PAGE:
For most people, the idea of “healthy food” sounds like a luxury—a premium product not readily available, and which might take some learning, some searching, and some budgeting. A shocking number of people (957 million) still face hunger, while many more (1.9 billion) have diets that degrade their health. This situation is an overwhelming market inefficiency, which puts individual lives, the wellbeing of communities, and even the stability of nations at risk.

In 2018, it was reported that only 12% of adults in the United States are “metabolically healthy”. That high incidence of dietary ill health corresponds to a high incidence of non-communicable diseases, which greatly enhance vulnerability to COVID-19. If large numbers of people are predisposed to worse outcomes from a novel pathogen, then infectious disease will spread faster, kill more people, and more deeply disrupt everyday life and the economy of the nation in question.

With the 21st century already showing itself to be an age of zoonotic pandemic disease outbreaks—the transfer of novel pathogens from animals to humans—poor diets are proving to be catastrophically costly. Managing and building back from the COVID crisis will cost the United States alone more than $20 trillion (counting lost economic activity, direct and indirect economic relief, quantitative easing, and longer term recovery and reinvestment measures).

Unsustainable industrial land use destroys habitat, degrades ecosystems, undermines biodiversity, and contributes to climate change. All of these are accelerators of food scarcity, and so will have the effect of multiplying overall vulnerability to diet-driven negative outcomes. Poor diets also create other system-level risks, including the depletion of human capital—a measure of access to health, opportunity, and inclusive prosperity.

In combination, these forces add up to a steadily escalating risk of resilience failure on a grand scale. COVID-19 is likely just the first of a wave of “Anthropocene shocks”—major disruptions of human and natural systems caused by unsustainable human activity. So, the question is whether we can turn around our unhealthy relationship to the economics of food, and how quickly.

After World War I and the 1918 flu, during the Great Depression, and again during the mid-20th century, hunger spread rapidly around the world. A coordinated response was needed, and a transition to modern industrial agriculture, with specific crops producing nutrients more efficiently, provided a solution.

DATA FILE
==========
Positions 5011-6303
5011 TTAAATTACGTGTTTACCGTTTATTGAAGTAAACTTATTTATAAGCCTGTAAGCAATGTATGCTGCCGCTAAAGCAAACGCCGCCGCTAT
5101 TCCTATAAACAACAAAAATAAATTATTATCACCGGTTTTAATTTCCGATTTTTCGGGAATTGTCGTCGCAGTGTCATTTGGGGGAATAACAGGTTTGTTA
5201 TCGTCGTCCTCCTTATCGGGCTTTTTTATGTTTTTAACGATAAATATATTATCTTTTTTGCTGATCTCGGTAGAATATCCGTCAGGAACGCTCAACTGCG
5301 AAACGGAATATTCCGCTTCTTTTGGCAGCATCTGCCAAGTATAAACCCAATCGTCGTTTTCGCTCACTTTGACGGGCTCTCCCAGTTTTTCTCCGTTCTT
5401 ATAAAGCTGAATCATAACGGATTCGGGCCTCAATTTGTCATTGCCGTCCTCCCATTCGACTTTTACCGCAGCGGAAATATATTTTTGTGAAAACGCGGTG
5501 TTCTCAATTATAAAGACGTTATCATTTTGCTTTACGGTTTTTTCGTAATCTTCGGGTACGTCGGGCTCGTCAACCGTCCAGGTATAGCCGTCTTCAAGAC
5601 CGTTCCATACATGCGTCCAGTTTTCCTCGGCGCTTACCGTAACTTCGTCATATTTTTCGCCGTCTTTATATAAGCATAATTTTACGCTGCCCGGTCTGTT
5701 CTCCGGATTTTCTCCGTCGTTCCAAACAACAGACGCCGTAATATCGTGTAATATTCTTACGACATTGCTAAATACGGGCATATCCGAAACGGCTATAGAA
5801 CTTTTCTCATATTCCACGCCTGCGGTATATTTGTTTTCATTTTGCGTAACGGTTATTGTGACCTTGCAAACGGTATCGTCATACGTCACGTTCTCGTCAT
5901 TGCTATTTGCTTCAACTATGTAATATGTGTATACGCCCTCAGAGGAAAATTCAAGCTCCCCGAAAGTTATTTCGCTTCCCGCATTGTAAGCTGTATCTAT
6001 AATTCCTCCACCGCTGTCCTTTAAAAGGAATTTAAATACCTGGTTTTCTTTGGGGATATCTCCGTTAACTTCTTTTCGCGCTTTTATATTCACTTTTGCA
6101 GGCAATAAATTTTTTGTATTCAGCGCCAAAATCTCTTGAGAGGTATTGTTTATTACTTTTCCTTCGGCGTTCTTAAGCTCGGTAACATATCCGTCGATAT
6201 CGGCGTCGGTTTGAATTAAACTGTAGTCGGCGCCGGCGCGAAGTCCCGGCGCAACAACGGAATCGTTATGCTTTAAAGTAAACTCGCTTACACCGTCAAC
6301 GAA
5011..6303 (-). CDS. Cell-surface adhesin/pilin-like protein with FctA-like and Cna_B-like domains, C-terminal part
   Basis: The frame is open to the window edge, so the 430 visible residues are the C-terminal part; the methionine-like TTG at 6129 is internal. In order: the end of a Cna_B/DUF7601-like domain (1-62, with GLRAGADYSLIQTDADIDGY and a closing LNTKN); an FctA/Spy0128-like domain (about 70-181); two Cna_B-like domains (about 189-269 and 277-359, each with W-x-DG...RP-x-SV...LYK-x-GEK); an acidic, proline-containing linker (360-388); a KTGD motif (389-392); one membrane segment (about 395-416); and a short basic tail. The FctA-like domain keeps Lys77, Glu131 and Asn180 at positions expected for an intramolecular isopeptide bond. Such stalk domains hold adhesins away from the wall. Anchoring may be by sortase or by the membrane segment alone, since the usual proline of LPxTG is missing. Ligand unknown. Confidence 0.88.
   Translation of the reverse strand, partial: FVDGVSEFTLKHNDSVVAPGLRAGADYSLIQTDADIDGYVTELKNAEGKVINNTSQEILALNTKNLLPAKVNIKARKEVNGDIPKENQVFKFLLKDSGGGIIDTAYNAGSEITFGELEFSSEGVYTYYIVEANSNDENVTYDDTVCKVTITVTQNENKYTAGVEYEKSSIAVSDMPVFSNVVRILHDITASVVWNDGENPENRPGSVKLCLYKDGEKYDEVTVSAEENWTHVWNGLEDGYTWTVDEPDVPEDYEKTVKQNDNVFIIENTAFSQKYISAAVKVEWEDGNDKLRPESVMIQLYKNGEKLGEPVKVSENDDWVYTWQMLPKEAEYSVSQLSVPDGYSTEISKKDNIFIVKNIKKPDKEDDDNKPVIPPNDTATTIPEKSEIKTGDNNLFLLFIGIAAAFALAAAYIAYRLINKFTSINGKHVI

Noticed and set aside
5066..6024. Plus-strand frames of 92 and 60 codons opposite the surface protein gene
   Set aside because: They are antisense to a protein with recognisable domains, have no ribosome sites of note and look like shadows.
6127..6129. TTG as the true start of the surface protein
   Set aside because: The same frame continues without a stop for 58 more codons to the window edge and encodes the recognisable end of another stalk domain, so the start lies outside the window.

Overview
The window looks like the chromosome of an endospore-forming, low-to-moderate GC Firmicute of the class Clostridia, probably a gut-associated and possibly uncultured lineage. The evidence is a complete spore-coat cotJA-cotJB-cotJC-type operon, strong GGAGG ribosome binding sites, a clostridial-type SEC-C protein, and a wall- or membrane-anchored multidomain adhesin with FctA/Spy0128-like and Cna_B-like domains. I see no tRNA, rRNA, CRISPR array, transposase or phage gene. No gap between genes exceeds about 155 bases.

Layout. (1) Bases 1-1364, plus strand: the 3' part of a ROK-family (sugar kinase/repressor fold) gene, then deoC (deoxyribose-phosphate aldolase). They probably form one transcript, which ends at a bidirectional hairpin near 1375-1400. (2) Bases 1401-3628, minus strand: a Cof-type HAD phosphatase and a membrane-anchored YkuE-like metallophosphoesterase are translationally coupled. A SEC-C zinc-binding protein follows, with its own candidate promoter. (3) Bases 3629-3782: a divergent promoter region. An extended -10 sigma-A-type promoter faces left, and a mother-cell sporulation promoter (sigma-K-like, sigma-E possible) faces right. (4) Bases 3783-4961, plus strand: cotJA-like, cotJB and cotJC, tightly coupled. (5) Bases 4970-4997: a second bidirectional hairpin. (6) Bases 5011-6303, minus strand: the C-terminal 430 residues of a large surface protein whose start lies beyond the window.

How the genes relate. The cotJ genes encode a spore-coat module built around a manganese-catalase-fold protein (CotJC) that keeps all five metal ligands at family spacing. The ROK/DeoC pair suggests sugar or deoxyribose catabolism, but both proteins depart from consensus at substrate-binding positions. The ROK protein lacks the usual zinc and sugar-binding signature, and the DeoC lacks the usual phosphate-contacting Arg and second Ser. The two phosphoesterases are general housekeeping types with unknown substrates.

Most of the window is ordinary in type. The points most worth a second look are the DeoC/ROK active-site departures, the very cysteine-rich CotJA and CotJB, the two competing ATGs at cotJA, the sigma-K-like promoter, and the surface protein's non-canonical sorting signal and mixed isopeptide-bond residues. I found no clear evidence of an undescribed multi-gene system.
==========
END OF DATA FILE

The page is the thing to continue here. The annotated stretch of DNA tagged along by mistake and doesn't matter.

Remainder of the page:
Now, however, the economic benefit of mass production of low-cost food has shown itself not to be the most direct route to ending mass human suffering and fostering sustainable development. A different approach to food systems, at scale, is needed—one which values low-income and marginal communities as vital contributors to the wellbeing of all, and which recognizes healthy food not only as a right of all people, but as a driver of macrocritical resilience.

We can start from the insight that healthy food makes a livable future possible.

  • More nutritious diets—both in the quality of food and in the culture of avoiding unhealthy excess—build a more solid foundation for individual, community, and national health and wellbeing.
  • Elimination of chemical additives, especially endocrine disrupters, must be a priority.
  • Success must be measured not against the dollar value extracted from excess corn syrup, but against the overall health and wellbeing of people the food system is supposed to serve.
  • Financial incentives need to shift—both at the structural level and in the specifics of everyday investment and enterprise—to value alignment of human, ecological, and economic health.

Such innovations would constitute a paradigm shift in how we conceive of, invest in, and manage food production at scale: Instead of the poorest being seen as marginal and uninvestable, improving the quality of food for those who live at the margins of the mainstream economy would constitute the biggest expansion of new investable value on record.

The most valuable food and agriculture companies should be those that make it easy for people everywhere, at all levels of income, to access sustainably produced, whole foods, and to live safer, healthier lives. This means big institutions getting comfortable with:

  • decentralized systems;
  • human-centered and Nature-positive practices;
  • managing cost by maximizing overall resilience value.

Decentralization is critical, because vertically integrated systems optimize by trimming redundancies and selecting which beneficiaries have access to what level of quality. Decentralization also allows local organizations to actively deepen and diversify food system capacity for local job creation, local investment value, and the expansion of access to better diets.

Solving the climate and Nature challenges means we need to match planetary insights to local experience, with high precision, and that means local actors, spread across the landscape, need the agility that comes with economies of scale, access to integrated data systems, and innovative finance. Big institutions, and international trade flows, need to learn to connect to, serve, and benefit from small local innovators.

Data sharing, integrated systems, and deep diversification of value chains, in line with science-based targets for climate, Nature, health, and resilience, will be central. Learning from each other will reveal the most efficient means of honoring everyone’s right to know—the right to understand the health and environmental impacts of personal and political choices, and to make informed choices to improve lives.

Healthy diets are foundational for sustainable shared prosperity. That insight will drive tens of trillions of dollars in new climate-smart, resilience-building opportunity—if we make sure to bring the benefits of the transformation to everyone.